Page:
Forward to the Future: Between Fear and Hope
The Valdai Club youth conference on March 5 consisted of three thematic sessions and an open discussion. As during the closed-door workshops held on March 3–4, which you can read about here, the participants in the open session were guided by the image of the future presented in the new Valdai Club report “Charting the 2040: Younger Generation Insight on the World in the Making.”
Club events

Another important aspect of the report is that the authors emphasise the gradual maturation and crystallisation of what they call “techno-economic blocs” in the world. However, they can also be called regional associations or poles, to use the old terminology. But it’s not about the name. The key question here is the nature of the interaction between these techno-economic blocs. In various places in the report, the authors repeatedly speak in this regard about “multi-layered fragmentation”, the “fragmentation of the world system”, and “digital multipolarity”. All this is absolutely fair. But from this, in our subjective opinion, two opposite conclusions can be drawn. One is that the stability of global disorder will strengthen. The other, which the authors are inclined to believe, is that the rivalry between techno-economic blocs will sooner or later simply turn out to be unprofitable and therefore will give way to cooperation and, in the future, to a mosaic unity. That is, this is again a certain form of self-transformation. But here, however, questions cannot help but arise about the (self-)management mechanisms of this transformation. It is clear that no one can answer this today. It is always easier to plan for a hundred years ahead than for sixteen.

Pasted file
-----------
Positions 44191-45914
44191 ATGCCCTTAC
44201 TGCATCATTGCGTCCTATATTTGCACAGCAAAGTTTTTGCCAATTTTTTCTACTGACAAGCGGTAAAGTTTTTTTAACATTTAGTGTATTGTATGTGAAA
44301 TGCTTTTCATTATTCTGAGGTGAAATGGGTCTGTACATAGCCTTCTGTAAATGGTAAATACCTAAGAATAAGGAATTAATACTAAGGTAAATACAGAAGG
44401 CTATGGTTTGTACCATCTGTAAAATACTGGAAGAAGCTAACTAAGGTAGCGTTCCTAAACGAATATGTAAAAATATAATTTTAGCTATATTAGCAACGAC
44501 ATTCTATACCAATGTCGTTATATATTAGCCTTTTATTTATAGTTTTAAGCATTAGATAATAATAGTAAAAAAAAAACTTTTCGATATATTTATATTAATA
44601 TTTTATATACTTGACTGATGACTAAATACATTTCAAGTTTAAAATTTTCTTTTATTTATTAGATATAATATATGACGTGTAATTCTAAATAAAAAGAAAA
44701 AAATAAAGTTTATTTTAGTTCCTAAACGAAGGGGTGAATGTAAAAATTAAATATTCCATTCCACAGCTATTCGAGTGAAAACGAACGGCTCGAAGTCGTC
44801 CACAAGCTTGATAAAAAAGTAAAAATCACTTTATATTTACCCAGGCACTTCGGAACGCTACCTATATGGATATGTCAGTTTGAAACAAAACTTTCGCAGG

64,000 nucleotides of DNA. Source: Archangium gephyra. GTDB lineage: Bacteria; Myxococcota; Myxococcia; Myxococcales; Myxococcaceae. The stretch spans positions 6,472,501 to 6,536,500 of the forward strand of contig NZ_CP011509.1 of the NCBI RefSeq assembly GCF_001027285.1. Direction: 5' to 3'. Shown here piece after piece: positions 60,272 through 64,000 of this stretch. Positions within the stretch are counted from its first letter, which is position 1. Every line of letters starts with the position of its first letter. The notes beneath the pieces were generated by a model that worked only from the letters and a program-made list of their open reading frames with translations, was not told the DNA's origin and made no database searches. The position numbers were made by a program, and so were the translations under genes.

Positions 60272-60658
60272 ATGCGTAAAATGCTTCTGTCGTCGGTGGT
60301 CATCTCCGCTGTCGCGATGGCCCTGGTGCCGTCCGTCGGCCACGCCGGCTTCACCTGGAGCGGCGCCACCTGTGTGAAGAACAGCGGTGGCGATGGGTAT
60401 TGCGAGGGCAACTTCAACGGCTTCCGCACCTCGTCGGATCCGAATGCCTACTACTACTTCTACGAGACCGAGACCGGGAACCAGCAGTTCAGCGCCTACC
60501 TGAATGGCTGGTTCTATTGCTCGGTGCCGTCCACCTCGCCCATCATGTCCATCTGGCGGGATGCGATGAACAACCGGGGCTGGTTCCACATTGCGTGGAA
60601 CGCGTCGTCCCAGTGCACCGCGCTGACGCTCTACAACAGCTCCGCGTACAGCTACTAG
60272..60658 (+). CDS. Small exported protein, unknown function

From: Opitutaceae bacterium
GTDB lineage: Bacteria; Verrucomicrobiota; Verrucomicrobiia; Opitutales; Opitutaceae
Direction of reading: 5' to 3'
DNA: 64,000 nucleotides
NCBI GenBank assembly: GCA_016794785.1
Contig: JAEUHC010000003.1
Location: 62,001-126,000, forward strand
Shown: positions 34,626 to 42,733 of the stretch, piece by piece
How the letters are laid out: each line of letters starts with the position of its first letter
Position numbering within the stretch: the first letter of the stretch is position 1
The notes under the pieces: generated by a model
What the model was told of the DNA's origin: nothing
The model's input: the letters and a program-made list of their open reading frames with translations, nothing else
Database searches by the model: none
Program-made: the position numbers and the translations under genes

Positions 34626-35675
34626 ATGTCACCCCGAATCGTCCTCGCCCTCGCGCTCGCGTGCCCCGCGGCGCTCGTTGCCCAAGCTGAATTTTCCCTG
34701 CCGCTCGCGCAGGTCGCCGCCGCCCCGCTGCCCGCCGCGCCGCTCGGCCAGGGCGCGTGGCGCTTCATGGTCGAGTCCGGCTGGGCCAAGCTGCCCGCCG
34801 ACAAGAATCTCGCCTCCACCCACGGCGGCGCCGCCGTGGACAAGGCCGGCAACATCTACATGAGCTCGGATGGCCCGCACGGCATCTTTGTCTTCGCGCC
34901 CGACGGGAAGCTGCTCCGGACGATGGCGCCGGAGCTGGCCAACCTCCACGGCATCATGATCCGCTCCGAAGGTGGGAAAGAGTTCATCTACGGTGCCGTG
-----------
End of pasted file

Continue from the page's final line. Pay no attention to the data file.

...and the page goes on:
Will order emerge from the chaos of the modern world? Will this order be harmonious and equal? Or is this another utopia? All these questions undoubtedly concern humanity. The merit of the Valdai Club report’s young authors of is that they were not afraid to directly raise these questions.

The Return of Diplomacy?
Charting the 2040: Younger Generation Insight on the World in the Making
The multipolar landscape of 2040 will resemble a sandbox, offering people the state as just one among various available choices, albeit one that remains the most common.
Views expressed are of individual Members and Contributors, rather than the Club's, unless explicitly stated otherwise.